Officers band together in floods
Our officers go above and beyond every day to make Queensland a safer place, and this weekend was no exception.
While none of our centres are in flood zones, several high security prisons are surrounded by areas which do flood, and this is exactly what faced officers at Southern Queensland and Woodford Correctional centres on Friday morning when they started shift.
Little did they know that some of them wouldn’t leave their centre for more than 72 hours with officers remaining at SQCC.
As the weather deteriorated and flood levels rose, officers at SQCC were given the option of going off shift early to get home safely, or stay on, knowing that they may well get flooded in.
According to General Manager, Acting Chief Superintendent Sue Burley, 26 officers, four Queensland Health staff, two kitchen trade instructors, one intel analyst and the Deputy General Manager remained at the centre to ensure the safety and security of the centre.
“Those officers have not been able to leave the centre since the commencement of their shift on Friday morning,” Ch Supt Burley said.
“Over the past 72 hours, these dedicated officers have managed to feed and medicate prisoners and maintain perimeter security and undertake flood checks without fuss.
“The 26 remaining officers performed an exceptional job completing head counts, muster, facilitating phone calls where possible, and reassuring prisoners that everything was in hand. The safety of both staff and prisoners were not compromised at any time,” A/g Supt Burley said.
As if they didn’t have enough on their plates, the officers provided assistance and shelter to a number of people who had become stranded by flood water, and assisted Queensland Fire and Emergency Services crews with two swift water rescues near the centre.
“In the midst of everything else, a prisoner required urgent medical treatment. With no way in by land, a medivac was required, and the prisoner was airlifted to hospital by helicopter.
A/g Ch Supt Burley praised the work of the officers who held the fort over the weekend.
“I am proud of SQCC and the way the team of officers banded together and carried on despite the extraordinary circumstances.
“The team have done an amazing job and remain in good spirits despite currently remaining in the centre,” Ch. Supt Burley said.
Woodford Correctional Centre was the first centre to be isolated by flood waters on Friday, with 90 officers stranded at the centre.
Due to fluctuations in the flood levels, a number of officers were able to enter and leave the centre with the assistance of Queensland Police and the SES to shepherd them safely over sodden roads as the water temporarily dropped.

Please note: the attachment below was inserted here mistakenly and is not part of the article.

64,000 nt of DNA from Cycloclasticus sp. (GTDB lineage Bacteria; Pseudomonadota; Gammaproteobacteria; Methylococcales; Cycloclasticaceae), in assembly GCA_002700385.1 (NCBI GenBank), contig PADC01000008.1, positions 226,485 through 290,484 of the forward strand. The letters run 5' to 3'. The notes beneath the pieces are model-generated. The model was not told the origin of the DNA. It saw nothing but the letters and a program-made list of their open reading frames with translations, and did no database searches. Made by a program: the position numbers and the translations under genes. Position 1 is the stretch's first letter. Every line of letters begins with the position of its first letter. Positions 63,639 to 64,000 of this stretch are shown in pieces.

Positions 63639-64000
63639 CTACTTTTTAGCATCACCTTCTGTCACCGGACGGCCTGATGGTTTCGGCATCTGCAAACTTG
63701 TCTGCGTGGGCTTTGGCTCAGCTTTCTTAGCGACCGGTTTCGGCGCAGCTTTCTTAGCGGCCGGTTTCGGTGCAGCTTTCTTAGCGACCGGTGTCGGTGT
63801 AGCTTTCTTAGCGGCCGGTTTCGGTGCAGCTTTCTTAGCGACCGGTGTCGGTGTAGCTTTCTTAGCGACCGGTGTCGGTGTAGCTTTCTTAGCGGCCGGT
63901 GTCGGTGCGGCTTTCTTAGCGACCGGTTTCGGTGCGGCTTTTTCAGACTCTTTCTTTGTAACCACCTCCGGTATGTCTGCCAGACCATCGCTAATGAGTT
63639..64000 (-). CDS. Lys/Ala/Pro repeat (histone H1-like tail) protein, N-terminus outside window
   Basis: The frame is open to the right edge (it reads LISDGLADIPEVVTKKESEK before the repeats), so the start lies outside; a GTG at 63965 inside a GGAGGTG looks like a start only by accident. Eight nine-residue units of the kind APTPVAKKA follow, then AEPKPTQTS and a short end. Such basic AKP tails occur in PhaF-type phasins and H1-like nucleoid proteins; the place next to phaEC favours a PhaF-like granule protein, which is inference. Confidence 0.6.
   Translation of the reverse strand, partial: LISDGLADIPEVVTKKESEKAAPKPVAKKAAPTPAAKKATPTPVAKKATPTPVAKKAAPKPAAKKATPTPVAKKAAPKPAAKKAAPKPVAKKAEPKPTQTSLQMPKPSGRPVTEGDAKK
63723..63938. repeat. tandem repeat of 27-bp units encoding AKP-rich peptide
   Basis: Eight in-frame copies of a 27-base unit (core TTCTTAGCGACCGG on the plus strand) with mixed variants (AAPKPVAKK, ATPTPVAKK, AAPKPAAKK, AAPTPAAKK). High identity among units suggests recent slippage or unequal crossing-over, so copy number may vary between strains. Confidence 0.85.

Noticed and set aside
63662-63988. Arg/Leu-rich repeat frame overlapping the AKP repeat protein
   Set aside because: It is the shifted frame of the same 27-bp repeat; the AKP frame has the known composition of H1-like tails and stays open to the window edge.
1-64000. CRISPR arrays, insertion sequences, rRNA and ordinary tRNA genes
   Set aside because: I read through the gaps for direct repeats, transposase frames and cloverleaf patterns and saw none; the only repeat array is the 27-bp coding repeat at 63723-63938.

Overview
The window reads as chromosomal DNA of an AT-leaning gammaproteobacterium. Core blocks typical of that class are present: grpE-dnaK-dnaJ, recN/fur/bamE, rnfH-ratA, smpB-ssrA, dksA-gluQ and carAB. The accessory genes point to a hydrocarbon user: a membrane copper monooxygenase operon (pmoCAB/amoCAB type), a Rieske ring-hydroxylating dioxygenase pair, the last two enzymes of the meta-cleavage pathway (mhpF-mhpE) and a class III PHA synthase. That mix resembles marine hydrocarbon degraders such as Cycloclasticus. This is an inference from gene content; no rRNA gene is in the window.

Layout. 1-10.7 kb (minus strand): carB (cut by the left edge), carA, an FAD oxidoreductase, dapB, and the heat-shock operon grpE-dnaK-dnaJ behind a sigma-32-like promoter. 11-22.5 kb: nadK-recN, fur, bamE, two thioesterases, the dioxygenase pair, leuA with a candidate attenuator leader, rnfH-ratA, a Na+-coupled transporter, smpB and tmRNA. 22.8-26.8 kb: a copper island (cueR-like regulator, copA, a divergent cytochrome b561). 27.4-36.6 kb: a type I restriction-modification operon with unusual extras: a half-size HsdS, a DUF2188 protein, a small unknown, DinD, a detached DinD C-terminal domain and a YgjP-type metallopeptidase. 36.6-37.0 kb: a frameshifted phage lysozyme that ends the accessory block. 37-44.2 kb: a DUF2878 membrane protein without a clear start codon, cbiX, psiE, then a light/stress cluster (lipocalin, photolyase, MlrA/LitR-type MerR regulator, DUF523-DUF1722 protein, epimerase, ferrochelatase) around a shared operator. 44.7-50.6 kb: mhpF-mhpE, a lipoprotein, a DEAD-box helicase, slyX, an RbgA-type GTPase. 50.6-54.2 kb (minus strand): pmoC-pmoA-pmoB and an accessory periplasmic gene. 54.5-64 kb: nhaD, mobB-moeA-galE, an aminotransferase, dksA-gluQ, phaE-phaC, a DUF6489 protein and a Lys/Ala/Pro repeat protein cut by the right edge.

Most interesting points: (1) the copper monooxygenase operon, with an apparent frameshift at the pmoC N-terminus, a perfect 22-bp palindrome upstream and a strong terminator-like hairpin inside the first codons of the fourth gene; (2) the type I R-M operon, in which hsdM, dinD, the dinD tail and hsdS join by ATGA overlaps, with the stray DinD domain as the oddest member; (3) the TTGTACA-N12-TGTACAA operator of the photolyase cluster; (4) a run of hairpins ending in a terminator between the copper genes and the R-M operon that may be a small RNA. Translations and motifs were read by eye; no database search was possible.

On Saturday morning 62 staff rallied to Woodford police station and were met by a manager for escort into the centre. They were stood down when QPS advised the conditions had worsened to the point it was too dangerous to attempt.
The staff remaining in the centre were placed into work teams with a work structure established to reduce fatigue.
On Sunday morning, 51 staff were briefed and escorted safely by QPS into Woodford Correctional Centre, allowing some staff to go home.
Others, however, could not get home as their houses were isolated by flood water, so they remained at the centre, continuing to work.
General Manager, Acting Chief Superintendent of Woodford Correctional Centre, Stuart McHaffie praised the morale and dedication to duty both for those on duty and those attempting to relieve their colleagues.
Many individual acts of dedication and professionalism were observed throughout the event, notably those involved in providing meals to the staff and prisoners at the centre.
One of the more challenging aspects of their work was the planned release of a number of prisoners on Friday. With the centre inaccessible by road, the prisoners were escorted in a boat to safety by officers and SES volunteers.
As a part of normal operation contingencies, all centres operate with several days’ supply of food and medications in case of events such as we saw on the weekend. Each is equipped with generators to ensure power supply and have extensive water reserves.
Maryborough Correctional Centre:
Despite being impacted by the flooding, Maryborough Correctional Centre was still giving back to the community, filling sandbags for the council to protect the CBD of Maryborough as the Mary breaks its banks for the second time this season.
Prisoners and landscape officers were hard at work filling 3000 sandbags for council’s use.
This is the fifth year that prisoners have assisted local disaster management activities by filling sandbags.
Community Corrections offices:
A number of community corrections offices were affected by flooding over the weekend, including Inala and Ipswich District office and Dalby Reporting Centres. Officers banded together to remove files after it became obvious on Saturday morning the office was at risk of inundation, carrying them to safety.
Bad weather doesn’t interrupt the need to supervise high risk offenders in the community, and officers from the High Risk Offender Management Unit maintained supervision across the weekend. maintained uninterrupted supervision across the weekend.
Acting Commissioner Gary McCahon thanked all officers who were involved in managing centres and other crucial operational activities over the weekend.
“Our officers did an extraordinary job to maintain business continuity and ensure the safety and security of our centres and continue to manage offenders in the community.
“I hope they can catch up on some well-earned sleep in the coming days!” A/g Commissioner McCahon said.